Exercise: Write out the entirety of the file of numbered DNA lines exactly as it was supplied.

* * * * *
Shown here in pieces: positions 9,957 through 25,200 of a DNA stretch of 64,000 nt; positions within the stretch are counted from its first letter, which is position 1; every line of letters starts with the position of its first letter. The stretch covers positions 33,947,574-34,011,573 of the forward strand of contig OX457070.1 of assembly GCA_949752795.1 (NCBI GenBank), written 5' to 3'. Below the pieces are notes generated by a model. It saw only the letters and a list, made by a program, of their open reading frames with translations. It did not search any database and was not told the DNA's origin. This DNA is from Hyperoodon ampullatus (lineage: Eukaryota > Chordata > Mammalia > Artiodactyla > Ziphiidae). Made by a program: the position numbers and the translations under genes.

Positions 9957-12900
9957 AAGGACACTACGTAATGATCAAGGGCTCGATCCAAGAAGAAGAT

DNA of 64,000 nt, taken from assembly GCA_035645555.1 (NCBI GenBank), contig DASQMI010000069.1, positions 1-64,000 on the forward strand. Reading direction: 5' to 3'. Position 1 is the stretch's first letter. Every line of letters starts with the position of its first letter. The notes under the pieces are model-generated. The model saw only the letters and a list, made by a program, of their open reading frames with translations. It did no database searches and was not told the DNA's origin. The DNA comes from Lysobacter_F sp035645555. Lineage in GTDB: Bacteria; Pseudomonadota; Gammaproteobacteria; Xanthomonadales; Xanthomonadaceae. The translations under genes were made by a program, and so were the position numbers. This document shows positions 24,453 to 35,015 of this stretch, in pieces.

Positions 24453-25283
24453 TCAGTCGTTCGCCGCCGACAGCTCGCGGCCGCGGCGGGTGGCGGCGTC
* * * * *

Shown here in pieces: positions 9,957 through 25,200 of a DNA stretch of 64,000 nt; positions within the stretch are counted from its first letter, which is position 1; every line of letters starts with the position of its first letter. The stretch covers positions 33,947,574-34,011,573 of the forward strand of contig OX457070.1 of assembly GCA_949752795.1 (NCBI GenBank), written 5' to 3'. Below the pieces are notes generated by a model. It saw only the letters and a list, made by a program, of their open reading frames with translations. It did not search any database and was not told the DNA's origin. This DNA is from Hyperoodon ampullatus (lineage: Eukaryota > Chordata > Mammalia > Artiodactyla > Ziphiidae). Made by a program: the position numbers and the translations under genes.

Positions 9957-12900
9957 AAGGACACTACGTAATGATCAAGGGCTCGATCCAAGAAGAAGAT

DNA of 64,000 nt, taken from assembly GCA_035645555.1 (NCBI GenBank), contig DASQMI010000069.1, positions 1-64,000 on the forward strand. Reading direction: 5' to 3'. Position 1 is the stretch's first letter. Every line of letters starts with the position of its first letter. The notes under the pieces are model-generated. The model saw only the letters and a list, made by a program, of their open reading frames with translations. It did no database searches and was not told the DNA's origin. The DNA comes from Lysobacter_F sp035645555. Lineage in GTDB: Bacteria; Pseudomonadota; Gammaproteobacteria; Xanthomonadales; Xanthomonadaceae. The translations under genes were made by a program, and so were the position numbers. This document shows positions 24,453 to 35,015 of this stretch, in pieces.

Positions 24453-25283
24453 TCAGTCGTTCGCCGCCGACAGCTCGCGGCCGCGGCGGGTGGCGGCGTC